The Book of Boba Fett released its season finale on February 9th on Disney+, with 7 episodes to boast, each of which run from about 50 to 60 minutes. The series serves as a sequel/spinoff of The Mandalorian and by extension the Return of The Jedi with many of the pivotal cast members from the Mandalorian returning to reprise their roles. Temuera Morrison returns as the titular character, Ming-Na Wen and Pedro Pascal also return respectively as Fennec Shand and Din Djarin. Others who reprise their roles are Timothy Olyphant (Cobb Vanth), Emily Swallow (The Armorer), Rosario Dawson (Ahsoka Tano), Corey Burton as the voice of Cad Bane (portrayed physically by Dorian Kingi), and most notably Mark Hamill voicing Luke Skywalker (Graham Hamilton as the onset performer).
The story begins right after the ending of the second season of The Mandalorian with Boba Fett becoming the new Daimyo of Tatooine after taking it from Bib Fortuna who succeeded Jabba the Hutt after his death. Flashbacks also occur early within the first half of the season, they tell of Boba’s escape from the sarlacc pit, his travels and tragedies of traveling with Tusken Raiders, even some scenes of his boyhood in Kamino.
The Tuskens capturing him and making him one of their own after he earns their respect has had a profound impact on his outlook on life, it explains his transition from ruthless bounty hunter to a more diplomatic anti-hero. He has trouble earning the respect and tribute of the local crime bosses and citizens of Mos Espa without outright using an iron fist like his predecessors. He instead uses more favors and his reputation along with job offers to those in need and alliance compromises to gain what he wants. In a departure from his original characterization, Boba is much more forgiving than his comic/movie past self which works towards his benefit as his forgiveness gains him many allies against the criminal Pike Syndicate.
The Pikes are the main antagonists of the show and are the reason why Boba didn’t stay with Tuskens as they were killed by the Pikes without his knowledge (ironically when he was going to town to strike a deal with them on behalf of the Tuskens). Distraught and saddened, Boba sets out to find his armor that he lost and his old ship from Bib with the help of a now partially cyberized Fennec Shand who he saved to enlist her help. He then takes his revenge on a speed biker gang he thought responsible and goes off with Fennec to the events of the Mandalorian to find his armor. Boba has to deal with a wookie bounty hunter sent by Jabba’s twin cousins and unemployed bandit cyborg youths, all of which he recruits as his employees as a way to reconcile their differences and keep as allies.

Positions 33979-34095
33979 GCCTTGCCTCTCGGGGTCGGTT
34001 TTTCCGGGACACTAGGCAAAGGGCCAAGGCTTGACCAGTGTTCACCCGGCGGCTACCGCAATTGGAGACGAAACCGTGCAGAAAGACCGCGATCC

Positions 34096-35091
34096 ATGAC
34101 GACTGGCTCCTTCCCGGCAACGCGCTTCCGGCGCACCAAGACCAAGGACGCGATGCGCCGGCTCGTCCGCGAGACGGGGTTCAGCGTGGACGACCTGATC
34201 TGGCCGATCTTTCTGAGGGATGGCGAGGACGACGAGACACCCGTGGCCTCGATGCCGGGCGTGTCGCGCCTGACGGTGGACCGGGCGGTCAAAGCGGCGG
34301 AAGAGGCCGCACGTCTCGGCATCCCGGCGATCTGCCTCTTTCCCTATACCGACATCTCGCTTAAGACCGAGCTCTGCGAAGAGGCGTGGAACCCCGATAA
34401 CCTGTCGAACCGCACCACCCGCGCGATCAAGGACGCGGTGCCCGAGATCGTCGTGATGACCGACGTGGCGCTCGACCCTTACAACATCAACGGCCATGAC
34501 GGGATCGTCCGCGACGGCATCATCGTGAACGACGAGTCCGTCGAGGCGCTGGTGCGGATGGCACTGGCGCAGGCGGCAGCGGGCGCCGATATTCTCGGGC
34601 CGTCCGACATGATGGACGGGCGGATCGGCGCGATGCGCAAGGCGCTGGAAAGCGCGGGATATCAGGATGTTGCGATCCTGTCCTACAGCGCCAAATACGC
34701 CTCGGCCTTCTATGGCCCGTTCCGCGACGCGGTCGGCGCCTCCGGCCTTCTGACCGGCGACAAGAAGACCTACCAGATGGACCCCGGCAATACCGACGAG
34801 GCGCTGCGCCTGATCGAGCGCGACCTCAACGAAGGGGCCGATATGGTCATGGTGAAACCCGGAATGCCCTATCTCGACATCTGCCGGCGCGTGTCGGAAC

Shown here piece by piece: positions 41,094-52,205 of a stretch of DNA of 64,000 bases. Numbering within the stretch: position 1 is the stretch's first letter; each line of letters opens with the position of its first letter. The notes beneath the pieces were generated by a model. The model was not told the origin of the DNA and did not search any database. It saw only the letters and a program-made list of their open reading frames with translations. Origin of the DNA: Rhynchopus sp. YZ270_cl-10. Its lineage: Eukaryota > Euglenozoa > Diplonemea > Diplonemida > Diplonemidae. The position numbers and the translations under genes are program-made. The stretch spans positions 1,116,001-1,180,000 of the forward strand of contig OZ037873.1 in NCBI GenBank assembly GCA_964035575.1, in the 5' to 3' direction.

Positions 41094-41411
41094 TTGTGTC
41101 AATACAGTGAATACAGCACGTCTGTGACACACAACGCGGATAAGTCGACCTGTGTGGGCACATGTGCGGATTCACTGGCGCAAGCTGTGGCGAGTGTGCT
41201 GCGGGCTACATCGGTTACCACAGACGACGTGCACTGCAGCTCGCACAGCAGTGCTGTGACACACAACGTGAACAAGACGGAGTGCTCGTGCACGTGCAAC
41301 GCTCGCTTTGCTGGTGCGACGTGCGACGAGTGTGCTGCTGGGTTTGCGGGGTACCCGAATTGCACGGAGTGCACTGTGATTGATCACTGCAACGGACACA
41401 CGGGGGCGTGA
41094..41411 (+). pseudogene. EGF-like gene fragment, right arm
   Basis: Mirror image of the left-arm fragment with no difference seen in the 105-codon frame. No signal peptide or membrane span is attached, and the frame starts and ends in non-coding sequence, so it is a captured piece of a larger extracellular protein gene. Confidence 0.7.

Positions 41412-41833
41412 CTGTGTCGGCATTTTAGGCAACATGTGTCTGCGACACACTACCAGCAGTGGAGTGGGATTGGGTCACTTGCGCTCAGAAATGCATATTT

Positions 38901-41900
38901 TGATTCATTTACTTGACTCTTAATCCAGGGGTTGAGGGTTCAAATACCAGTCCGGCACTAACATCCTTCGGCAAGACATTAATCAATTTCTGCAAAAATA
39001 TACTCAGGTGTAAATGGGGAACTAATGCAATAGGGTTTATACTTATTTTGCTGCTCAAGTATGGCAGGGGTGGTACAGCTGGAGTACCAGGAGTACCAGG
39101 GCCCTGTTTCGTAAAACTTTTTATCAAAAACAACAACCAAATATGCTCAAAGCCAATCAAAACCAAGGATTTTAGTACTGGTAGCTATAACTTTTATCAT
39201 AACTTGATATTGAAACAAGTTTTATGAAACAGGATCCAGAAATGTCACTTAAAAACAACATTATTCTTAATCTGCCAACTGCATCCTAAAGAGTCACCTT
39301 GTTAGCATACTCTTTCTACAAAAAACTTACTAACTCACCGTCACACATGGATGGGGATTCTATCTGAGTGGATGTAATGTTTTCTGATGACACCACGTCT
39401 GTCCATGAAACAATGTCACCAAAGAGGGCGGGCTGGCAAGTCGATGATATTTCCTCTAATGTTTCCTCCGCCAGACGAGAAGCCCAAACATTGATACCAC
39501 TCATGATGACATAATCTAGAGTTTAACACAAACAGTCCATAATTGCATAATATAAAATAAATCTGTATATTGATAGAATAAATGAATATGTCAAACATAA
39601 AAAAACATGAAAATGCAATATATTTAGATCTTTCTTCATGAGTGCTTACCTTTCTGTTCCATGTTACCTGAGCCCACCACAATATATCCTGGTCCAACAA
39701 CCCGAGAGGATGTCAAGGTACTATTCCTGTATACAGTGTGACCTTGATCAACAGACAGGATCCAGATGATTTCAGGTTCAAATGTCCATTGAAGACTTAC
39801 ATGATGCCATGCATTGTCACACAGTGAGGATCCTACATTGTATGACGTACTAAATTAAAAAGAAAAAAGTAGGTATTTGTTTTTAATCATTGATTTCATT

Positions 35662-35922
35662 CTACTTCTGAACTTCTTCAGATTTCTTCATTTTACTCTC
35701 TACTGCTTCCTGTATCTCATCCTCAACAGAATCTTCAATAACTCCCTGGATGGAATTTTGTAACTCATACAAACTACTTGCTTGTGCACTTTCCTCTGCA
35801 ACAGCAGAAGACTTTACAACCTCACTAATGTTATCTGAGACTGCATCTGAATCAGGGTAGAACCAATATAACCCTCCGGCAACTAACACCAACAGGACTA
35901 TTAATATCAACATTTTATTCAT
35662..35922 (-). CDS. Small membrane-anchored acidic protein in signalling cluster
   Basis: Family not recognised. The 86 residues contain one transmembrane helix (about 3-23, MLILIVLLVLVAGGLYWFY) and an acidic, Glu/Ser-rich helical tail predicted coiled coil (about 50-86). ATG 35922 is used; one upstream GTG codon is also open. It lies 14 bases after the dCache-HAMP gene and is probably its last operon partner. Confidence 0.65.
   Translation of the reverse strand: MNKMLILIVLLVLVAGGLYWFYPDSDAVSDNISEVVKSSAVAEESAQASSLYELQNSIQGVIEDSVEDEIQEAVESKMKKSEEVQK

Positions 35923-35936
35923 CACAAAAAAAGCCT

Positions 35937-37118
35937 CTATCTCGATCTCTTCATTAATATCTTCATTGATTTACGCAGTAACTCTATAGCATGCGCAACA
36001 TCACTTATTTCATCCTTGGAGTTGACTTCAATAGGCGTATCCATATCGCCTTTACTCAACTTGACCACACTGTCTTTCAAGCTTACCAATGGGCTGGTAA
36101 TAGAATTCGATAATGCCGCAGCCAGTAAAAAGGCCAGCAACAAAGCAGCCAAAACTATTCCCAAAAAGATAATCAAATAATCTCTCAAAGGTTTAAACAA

Meanwhile, the story checks on Din Djarin, his travels as a bounty hunter without Grogu, his defending of the title of holding the darksaber from other mandalorians, and his rejection from his mandalorian tribe by revealing his face to someone else willingly. After getting a new ship Din and promising to help Fennec, Din travels to visit Grogu training with Luke Skywalker on a forest planet. He wants to give him a beskar chain mail gift in person and he meets Ahsoka Tano and R2-D2 who promise to give it to Grogu, of which Luke does and offers Grogu a choice to be a jedi or be with Din again.
Boba has to strike a truce of neutrality with the lower criminal lords and Mos Espa mayor to not join the Pikes in their slave spice trade, and has Din to embark on the help of Cobb Vanth and his people of Freetown. The Pikes in turn bomb a local Mos Espa club called the Sancturay and hire Cad Bane to kill Cobb in hopes it would scare his people into not joining Boba and letting the spice trade run through. Boba (who at this point is very much opposed to the spice trade) is learned of the truth by Cad Bane that the Pikes are the ones who killed his Tusken tribe; to add insult to injury, the local crime lords have revolted against Boba in favor of the Pikes. The people of Freetown and Grogu (who chose to be with Din) with the help of R2, have come in Boba’s time of need to help him and his allies defeat the Pikes/Cad Bane and their coalition. Boba confronts and kills Cad Bane, effectively killing the last part of past bounty hunter life and has Fennec assassinate the rest of the local crime/Pike leaders who are hiding on Mos Eisley. The story wraps up with Boba and his allies earning the respect of Mos Espa, and Din leaving with Grogu. Overall the show had high viewership but mixed reviews from both critics and audiences alike with the show having some highs and lows, particularly with the character departure of Boba from his more established characterization.
With a lot of time on our hands over the summer and with various streaming services, what better way to spend all of that free time than watching something on TV, your phone, or computer? If you find yourself with nothing to watch, then refer to this list of movies and shows you should give a try even if they don’t seem to be your style of entertainment. There will be alternatives to all if you have a different streaming service.
*CW = Content Warning (forgive me if I miss some)
Available (with purchase) on Netflix, YouTube, Google Play Movies & TV, Vudu, Amazon Prime Video, and Apple TV.